According to 2002 data from the Department of Health and Human Services, 55 percent of adult Americans consume alcohol. (See reference 1) Regardless of your age or gender, drinking beer may lead to various problems, including an increase in liver issues and damage to the brain. But for women trying to get pregnant, drinking alcoholic beverages like beer presents a host of additional dangers.
As an alcoholic beverage, beer contains calories without providing the hefty boost of high-nutrient content essential to promoting good health for a woman trying to get pregnant. On average, a regular 12-ounce beer contains approximately 144 calories, while a light beer contains 108 calories. (See reference 1, table 16) In general, one 12-ounce can of beer contains approximately the same alcohol content as a 5-ounce glass of wine or a 1.5-ounce glass of vodka. (see reference 1, discussion section, paragraph 2) Although beer may provide certain nutrients, such as niacin, magnesium, potassium and folate, other drinks, such as milk and fruit juice, provide multiple beneficial nutrients without the potentially harmful alcohol content of beer.
Drinking beer or any other alcoholic beverage when trying to get pregnant could lead to fertility issues that could affect your ability to conceive. According to the National Institute on Alcohol Abuse and Alcoholism, alcohol consumption may interrupt menstrual cycles and reproduction function in sexually mature women. (See reference 2, paragraph 2) Menstrual problems may vary in severity from irregular length to complete lack of ovulation, depending upon factors such as how much alcohol you consume. (See reference 2, alcohol and the female reproductive system, approximately halfway down the page) Since conception requires that sperm fertilize a ripe egg within 12 to 24 hours of ovulation, these alcohol-related issues could have a significant impact on your ability to conceive. (see reference 5, key facts of ovulation)
According to the Centers for Disease Control and Prevention, women who are pregnant or may get pregnant should avoid consuming all types of alcoholic drinks, including beer. (See reference 3, is it okay to drink when pregnant?) The March of Dimes notes that drinking alcohol before or during pregnancy could lead to serious, long-term health problems for your baby, including fetal alcohol syndrome, heart defects, problems with brain development and low birthweight. (see reference 4, “stop drinking alcohol”)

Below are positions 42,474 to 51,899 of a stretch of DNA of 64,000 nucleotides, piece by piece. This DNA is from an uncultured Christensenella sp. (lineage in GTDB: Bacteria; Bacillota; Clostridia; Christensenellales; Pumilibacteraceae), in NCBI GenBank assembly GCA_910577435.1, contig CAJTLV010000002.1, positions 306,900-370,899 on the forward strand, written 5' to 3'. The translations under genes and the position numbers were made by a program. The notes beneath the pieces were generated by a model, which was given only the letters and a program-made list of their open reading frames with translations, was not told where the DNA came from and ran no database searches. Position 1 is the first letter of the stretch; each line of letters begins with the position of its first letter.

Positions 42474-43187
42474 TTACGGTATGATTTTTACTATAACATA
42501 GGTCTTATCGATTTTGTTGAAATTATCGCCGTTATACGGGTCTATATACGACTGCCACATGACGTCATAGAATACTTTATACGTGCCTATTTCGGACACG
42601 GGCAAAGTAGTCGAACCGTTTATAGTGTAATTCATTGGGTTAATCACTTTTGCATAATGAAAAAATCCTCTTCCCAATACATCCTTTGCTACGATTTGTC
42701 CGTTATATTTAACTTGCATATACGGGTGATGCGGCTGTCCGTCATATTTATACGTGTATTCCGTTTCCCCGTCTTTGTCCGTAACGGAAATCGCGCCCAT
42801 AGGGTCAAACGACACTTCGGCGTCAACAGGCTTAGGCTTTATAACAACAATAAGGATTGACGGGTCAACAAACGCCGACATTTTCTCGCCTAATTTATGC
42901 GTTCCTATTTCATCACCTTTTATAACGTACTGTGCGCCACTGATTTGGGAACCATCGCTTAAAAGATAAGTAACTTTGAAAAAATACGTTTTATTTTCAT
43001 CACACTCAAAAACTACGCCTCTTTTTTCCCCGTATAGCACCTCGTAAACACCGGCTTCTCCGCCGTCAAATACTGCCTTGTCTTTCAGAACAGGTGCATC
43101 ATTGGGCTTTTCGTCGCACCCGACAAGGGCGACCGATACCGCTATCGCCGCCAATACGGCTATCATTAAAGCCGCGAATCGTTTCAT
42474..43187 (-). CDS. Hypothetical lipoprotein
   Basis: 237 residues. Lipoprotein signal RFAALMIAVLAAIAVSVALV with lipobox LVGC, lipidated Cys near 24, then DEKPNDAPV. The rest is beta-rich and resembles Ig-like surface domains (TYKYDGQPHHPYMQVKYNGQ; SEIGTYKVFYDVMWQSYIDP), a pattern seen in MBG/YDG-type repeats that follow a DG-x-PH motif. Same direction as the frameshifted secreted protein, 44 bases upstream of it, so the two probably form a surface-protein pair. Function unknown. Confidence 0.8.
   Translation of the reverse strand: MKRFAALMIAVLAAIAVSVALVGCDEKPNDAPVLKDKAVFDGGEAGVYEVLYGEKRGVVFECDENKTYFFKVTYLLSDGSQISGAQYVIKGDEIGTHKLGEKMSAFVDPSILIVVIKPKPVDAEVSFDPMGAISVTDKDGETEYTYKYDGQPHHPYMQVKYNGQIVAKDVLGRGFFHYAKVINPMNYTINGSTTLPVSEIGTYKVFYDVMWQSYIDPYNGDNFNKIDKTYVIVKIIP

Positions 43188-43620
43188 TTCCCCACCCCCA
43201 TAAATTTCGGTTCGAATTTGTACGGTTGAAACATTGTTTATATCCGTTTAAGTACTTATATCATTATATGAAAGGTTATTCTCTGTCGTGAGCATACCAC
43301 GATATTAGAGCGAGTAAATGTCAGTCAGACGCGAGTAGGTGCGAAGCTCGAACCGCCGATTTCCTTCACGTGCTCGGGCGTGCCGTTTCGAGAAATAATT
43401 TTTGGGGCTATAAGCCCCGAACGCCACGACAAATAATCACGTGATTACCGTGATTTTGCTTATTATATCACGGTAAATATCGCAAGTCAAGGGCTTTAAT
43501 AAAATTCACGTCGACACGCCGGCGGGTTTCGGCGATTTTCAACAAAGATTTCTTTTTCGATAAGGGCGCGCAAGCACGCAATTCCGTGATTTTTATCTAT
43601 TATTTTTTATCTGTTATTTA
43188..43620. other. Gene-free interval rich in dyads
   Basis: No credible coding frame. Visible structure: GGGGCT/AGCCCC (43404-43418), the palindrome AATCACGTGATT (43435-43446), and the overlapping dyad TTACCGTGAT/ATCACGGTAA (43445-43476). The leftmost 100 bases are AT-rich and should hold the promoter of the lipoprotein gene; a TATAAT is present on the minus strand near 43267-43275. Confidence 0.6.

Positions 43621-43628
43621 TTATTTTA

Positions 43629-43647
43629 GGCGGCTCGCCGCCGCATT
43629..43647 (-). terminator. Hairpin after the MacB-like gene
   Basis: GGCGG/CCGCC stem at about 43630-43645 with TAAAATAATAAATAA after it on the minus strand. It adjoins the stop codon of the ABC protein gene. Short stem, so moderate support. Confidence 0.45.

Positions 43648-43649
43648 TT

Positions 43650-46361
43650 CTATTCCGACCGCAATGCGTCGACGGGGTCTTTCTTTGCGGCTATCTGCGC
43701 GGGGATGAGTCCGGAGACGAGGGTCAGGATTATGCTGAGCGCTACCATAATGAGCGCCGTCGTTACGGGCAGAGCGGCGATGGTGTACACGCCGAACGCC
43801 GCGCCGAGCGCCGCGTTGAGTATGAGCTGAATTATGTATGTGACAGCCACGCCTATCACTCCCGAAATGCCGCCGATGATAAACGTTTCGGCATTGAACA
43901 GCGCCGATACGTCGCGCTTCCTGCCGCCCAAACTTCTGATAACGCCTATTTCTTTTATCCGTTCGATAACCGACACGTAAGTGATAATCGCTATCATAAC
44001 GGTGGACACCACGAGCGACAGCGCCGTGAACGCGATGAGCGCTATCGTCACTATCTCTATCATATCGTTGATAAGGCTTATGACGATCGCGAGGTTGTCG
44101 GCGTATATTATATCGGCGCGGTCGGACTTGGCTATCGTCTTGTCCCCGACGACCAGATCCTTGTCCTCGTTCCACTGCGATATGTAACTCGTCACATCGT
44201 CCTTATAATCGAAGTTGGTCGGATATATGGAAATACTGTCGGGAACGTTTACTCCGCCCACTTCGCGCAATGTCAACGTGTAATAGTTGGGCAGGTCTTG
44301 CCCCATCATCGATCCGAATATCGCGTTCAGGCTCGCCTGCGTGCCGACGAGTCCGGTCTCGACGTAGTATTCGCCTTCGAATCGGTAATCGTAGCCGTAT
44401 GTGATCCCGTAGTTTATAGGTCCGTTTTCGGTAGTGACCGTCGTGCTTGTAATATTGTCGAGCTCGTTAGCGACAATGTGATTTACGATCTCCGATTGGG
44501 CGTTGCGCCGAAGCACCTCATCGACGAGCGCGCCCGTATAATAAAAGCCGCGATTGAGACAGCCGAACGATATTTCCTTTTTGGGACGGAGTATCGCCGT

As soon as you decide that you’d like to try to get pregnant, you should stop drinking all forms of alcohol, including beer, for your own health and that of the unborn baby that you may conceive. Before you start trying to get pregnant, arrange an appointment with your obstetrician or gynecologist to verify the state of your health, especially if you have a history of excessive beer drinking. If you think you may have problems avoiding the temptation to drink during the often lengthy process of trying to get pregnant, consider getting professional help in identifying and overcoming any potential drinking problems before attempting to get pregnant.
Don’t make the mistake of assuming that you can keep drinking beer up until the day that you get pregnant. Most women don’t know they’re pregnant until they’ve missed one or two menstrual periods, which is typically 30 to 60 days into gestation. During these early days of pregnancy, your unborn baby undergoes essential physical development that may be permanently affected by the alcohol that you consume in the form of beer.
- National Institute on Alcohol Abuse and Alcoholism: Alcohol’s Effects on Female Reproductive Function
- Department of Health and Human Services: 2005 Dietary Guidelines for Americans-Chapter 9
- Centers for Disease Control and Prevention: Alcohol-Frequently Asked Questions
- March of Dimes: 10 Steps to Getting Healthy Before Pregnancy
- American Pregnancy Association: Understanding Ovulation